Time to reach a required delta-v - rocket propulsion
Spacecraft propulsion is any method used to accelerate spacecraft and artificial satellites. Space propulsion or in-space propulsion exclusively deals with propulsion systems used in the vacuum of space and should not be confused with launch vehicles. Several methods, both pragmatic and hypothetical, have been developed each having its own drawbacks and advantages.
In the ideal case m1 is useful payload and m0 − m1 is reaction mass (this corresponds to empty tanks having no mass, etc.). The energy required can simply be computed as shown here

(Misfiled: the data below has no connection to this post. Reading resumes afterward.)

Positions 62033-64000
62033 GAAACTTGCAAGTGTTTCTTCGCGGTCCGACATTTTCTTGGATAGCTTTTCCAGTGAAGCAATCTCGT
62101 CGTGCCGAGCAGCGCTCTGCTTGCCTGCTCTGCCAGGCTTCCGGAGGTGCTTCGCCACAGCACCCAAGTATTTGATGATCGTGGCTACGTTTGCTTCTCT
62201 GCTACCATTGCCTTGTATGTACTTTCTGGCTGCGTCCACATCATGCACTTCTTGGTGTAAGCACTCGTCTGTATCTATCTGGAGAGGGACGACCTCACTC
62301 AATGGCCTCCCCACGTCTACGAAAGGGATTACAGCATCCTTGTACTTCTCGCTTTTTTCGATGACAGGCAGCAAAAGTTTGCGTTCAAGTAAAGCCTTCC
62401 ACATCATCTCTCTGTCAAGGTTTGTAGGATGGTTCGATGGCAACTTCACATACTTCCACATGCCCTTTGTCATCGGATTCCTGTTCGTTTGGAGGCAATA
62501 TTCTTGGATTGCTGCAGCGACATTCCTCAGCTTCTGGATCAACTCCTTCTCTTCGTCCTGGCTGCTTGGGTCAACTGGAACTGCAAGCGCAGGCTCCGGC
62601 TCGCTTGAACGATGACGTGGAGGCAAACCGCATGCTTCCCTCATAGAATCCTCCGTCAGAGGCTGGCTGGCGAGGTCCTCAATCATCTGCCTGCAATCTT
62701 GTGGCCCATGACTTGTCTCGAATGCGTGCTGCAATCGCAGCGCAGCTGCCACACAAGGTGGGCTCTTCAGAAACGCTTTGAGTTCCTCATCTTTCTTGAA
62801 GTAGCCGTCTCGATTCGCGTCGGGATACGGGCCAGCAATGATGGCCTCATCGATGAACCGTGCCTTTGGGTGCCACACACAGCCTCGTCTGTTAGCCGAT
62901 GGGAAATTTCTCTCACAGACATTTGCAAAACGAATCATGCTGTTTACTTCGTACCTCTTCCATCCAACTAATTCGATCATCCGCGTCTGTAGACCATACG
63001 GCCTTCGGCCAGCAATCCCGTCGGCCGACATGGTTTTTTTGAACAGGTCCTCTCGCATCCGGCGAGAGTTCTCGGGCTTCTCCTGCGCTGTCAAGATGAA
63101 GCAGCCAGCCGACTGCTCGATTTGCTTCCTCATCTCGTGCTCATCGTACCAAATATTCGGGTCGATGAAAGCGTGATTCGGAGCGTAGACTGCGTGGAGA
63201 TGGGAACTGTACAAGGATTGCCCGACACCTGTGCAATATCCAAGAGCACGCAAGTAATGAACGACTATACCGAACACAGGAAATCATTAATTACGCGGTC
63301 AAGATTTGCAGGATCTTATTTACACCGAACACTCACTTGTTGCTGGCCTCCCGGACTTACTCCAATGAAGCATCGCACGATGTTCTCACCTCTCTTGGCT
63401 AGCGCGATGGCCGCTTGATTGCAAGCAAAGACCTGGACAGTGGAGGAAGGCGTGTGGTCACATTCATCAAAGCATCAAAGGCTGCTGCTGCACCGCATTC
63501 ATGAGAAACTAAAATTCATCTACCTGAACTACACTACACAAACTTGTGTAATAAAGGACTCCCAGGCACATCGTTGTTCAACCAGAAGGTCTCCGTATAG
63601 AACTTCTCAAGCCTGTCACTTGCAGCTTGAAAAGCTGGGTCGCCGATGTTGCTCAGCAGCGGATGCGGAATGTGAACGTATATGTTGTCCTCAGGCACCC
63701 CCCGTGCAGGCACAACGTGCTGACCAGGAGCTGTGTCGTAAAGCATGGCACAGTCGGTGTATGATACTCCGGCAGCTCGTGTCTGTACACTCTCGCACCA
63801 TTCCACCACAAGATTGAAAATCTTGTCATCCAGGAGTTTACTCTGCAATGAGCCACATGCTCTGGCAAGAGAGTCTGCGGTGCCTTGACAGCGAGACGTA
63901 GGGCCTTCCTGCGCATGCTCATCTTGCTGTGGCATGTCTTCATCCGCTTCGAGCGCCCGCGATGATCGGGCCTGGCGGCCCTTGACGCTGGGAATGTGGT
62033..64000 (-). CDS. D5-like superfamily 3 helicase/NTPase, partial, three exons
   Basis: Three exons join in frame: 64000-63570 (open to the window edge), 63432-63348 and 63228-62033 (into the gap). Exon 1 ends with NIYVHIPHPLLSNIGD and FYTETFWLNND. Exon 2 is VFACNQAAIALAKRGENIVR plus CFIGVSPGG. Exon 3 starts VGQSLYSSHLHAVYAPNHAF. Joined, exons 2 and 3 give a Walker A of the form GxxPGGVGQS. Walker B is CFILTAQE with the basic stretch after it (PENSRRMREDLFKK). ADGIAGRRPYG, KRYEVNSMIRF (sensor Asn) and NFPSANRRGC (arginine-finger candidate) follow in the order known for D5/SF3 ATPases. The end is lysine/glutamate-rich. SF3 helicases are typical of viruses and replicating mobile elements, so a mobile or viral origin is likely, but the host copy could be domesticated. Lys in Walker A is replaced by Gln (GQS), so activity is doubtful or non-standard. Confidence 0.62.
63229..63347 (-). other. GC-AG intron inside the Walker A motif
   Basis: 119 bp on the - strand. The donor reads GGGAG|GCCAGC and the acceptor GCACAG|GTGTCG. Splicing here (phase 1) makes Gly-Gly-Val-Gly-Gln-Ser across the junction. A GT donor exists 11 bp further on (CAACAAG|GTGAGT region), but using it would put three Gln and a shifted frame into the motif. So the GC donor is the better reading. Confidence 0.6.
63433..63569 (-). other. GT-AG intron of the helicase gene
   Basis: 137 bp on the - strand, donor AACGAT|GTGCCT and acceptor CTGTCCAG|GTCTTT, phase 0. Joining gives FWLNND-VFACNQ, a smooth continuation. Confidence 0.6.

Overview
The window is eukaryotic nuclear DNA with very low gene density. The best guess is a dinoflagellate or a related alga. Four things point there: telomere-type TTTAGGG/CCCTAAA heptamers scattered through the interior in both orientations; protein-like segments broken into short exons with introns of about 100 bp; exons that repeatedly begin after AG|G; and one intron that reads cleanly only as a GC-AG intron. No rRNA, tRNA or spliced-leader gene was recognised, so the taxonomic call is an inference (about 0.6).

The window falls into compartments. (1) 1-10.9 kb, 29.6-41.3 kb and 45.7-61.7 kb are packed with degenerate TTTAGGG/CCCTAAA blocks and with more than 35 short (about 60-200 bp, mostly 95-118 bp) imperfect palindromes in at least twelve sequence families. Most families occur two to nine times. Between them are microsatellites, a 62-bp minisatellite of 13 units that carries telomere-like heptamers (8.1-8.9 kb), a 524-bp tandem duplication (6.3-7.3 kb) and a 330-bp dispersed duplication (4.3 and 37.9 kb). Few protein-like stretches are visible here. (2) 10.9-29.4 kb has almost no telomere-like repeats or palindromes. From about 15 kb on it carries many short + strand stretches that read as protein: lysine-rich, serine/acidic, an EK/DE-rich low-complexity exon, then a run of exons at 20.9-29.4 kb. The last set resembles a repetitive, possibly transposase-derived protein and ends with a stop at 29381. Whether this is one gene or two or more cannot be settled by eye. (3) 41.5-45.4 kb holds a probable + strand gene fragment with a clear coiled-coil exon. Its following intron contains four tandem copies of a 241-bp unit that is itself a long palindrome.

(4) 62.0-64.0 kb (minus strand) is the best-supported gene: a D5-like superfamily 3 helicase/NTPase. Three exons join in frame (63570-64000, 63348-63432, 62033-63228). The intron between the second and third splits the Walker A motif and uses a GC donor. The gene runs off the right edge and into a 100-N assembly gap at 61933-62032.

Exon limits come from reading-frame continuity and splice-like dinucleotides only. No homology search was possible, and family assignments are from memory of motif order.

For a given objective such as moving from one orbit to another, the required Δv may depend greatly on the rate at which the engine can produce Δv and maneuvers may even be impossible if that rate is too low. For example, a launch to Low Earth orbit (LEO) normally requires a Δv of ca. 9.5 km/s (mostly for the speed to be acquired), but if the engine could produce Δv at a rate of only slightly more than g, it would be a slow launch requiring altogether a very large Δv (think of hovering without making any progress in speed or altitude, it would cost a Δv of 9.8 m/s each second). If the possible rate is only g or less, the maneuver can not be carried out at all with this engine.in the case of a large ve the possible acceleration is inversely proportional to it, hence the time to reach a required delta-v is proportional to ve with 100% efficiency. For Δv ≪ v e the time is as shown here. Related formulas
|t||time to reach a required delta-v (s)|
|m||Rocket mass (kg)|
|ve||exhaust velocity relative to the rocket (m/s)|
|Δv||Rocket's final velocity (m/s)|